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Here’s why you shouldn’t talk to the police

On Behalf of | Aug 8, 2022 | Criminal Defense

If the police suspect that you’ve engaged in criminal wrongdoing, they’re going to do everything in their power to try to get you to talk. Ultimately, their goal is to get a confession that they can turn over to the prosecutor for a quick conviction. That’s why it’s almost always best to avoid talking to the police without a criminal defense attorney by your side.

How the police will try to trick you

Police officers and investigators have a job to do, and they’re given a lot of leeway to do it. This means that the police will probably try to manipulate you to get what they want. Here are some of the biggest reasons why you should avoid talking to the police:

  • The police can’t help you: Investigators might tell you that they’ll let you off easy if you just fess up, but the truth of the matter is that law enforcement doesn’t have the authority to offer you plea deal. Those decisions are left to the discretion of the prosecutor.
  • The police will lie to you: Remember, the police’s main goal is to get you to talk. To do so, they might lie to you about anything and everything. They might indicate that they have other evidence against you or that someone else has implicated you in the crime. Investigators are given a lot of room in their questioning, which means that they can get away with this behavior. Don’t fall for this trick.
  • The police are not your friend: Sometimes the police will try to act as if they’re simply looking for help figuring out how a crime was committed. As a result, they might try to buddy up to you to make you more comfortable talking. But even if you aren’t being subjected to custodial interrogation, your words can be twisted, taken out of context, and used against you.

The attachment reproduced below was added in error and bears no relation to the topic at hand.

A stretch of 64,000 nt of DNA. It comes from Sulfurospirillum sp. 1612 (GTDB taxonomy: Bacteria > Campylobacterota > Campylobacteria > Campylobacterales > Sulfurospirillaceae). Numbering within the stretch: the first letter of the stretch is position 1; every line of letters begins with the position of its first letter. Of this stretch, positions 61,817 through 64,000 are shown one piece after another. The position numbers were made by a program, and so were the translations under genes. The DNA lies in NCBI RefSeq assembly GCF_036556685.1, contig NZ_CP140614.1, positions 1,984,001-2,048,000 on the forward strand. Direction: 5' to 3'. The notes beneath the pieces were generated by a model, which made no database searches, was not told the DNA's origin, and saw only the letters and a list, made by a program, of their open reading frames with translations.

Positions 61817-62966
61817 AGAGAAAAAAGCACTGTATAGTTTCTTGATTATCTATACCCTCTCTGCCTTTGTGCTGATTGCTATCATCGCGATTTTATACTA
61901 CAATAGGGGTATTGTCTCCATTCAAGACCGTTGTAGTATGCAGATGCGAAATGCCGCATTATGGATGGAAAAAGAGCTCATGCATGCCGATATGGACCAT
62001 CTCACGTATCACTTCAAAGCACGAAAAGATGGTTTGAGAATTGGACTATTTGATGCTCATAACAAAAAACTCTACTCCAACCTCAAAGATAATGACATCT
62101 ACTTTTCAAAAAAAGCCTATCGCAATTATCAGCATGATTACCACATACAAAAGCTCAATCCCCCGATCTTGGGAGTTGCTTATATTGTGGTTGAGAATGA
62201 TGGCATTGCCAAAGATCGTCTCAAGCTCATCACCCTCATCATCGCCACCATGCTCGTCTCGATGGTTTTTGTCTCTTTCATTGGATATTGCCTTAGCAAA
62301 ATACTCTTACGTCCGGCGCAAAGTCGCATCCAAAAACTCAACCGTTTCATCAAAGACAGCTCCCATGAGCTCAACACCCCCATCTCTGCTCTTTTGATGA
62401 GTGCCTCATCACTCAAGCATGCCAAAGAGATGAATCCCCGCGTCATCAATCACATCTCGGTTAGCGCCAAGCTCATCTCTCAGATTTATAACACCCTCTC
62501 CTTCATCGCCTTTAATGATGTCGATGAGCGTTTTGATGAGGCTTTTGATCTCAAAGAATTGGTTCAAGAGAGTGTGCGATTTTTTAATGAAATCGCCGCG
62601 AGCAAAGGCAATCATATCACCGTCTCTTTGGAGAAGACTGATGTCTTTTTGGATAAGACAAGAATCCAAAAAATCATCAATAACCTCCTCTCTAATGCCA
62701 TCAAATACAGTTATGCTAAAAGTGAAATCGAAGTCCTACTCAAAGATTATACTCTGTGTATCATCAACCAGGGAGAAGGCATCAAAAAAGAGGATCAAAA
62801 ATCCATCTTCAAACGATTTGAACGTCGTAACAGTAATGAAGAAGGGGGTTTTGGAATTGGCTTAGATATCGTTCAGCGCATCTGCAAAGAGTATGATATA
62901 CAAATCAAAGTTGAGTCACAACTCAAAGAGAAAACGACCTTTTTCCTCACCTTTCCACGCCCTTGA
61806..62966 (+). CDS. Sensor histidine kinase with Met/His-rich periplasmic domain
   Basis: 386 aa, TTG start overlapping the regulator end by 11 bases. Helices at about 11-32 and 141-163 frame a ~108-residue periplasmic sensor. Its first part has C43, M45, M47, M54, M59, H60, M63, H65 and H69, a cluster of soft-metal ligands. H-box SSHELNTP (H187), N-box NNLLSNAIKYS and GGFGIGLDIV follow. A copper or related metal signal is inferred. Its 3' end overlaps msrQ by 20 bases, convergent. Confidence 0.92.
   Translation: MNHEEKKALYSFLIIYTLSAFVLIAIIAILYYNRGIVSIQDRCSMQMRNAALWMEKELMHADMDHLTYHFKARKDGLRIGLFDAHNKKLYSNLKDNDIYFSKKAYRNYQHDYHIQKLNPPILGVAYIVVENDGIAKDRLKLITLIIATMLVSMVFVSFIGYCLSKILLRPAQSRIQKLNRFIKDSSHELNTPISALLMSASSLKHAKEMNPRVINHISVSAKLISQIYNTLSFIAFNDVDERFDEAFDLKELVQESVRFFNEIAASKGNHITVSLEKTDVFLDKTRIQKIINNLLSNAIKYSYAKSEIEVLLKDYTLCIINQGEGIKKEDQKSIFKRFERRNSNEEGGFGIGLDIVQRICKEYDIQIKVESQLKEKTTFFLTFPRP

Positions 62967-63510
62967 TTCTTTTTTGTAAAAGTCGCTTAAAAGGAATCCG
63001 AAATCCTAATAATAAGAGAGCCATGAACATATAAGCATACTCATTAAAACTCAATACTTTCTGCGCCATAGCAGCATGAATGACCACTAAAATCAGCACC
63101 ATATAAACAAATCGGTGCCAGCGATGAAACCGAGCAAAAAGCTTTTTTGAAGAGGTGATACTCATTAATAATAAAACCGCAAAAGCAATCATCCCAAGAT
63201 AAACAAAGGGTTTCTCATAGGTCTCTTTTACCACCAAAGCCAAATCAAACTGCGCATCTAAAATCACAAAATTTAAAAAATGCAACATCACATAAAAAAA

• You can’t help yourself: A lot of people end up talking themselves into trouble. They think that they can explain a situation or their involvement in an event in such a way that the police will see that they’re innocent and thus will leave them alone. Unfortunately, the police might misconstrue something that you say or take it out of context, which may leave you looking suspicious.
  • The police will try to work around your rights: You have an absolute right to remain silent. However, the police are required only to inform you of that right and your right to an attorney when you’re questioned while in custody, meaning that you’re not free to leave during the questioning. Therefore, in order to get around your Miranda rights, law enforcement officers may try to engage you outside of a custodial setting, such as in a public place or even your residence.

Know how to protect yourself during the investigatory stage

Building your criminal defense starts with police involvement, not once criminal charges are levied against you. Therefore, if the police have contacted you to inquire about an alleged crime, then now is the time to start thinking about what you can do to defend yourself from overly aggressive police tactics.

An attorney who is experienced in criminal defense can help guide you through the process while diligently working to protect your rights and your interests. By crafting a compelling legal strategy, your criminal defense attorney can maximize your chances of avoiding prosecution or beating the charges that you face.

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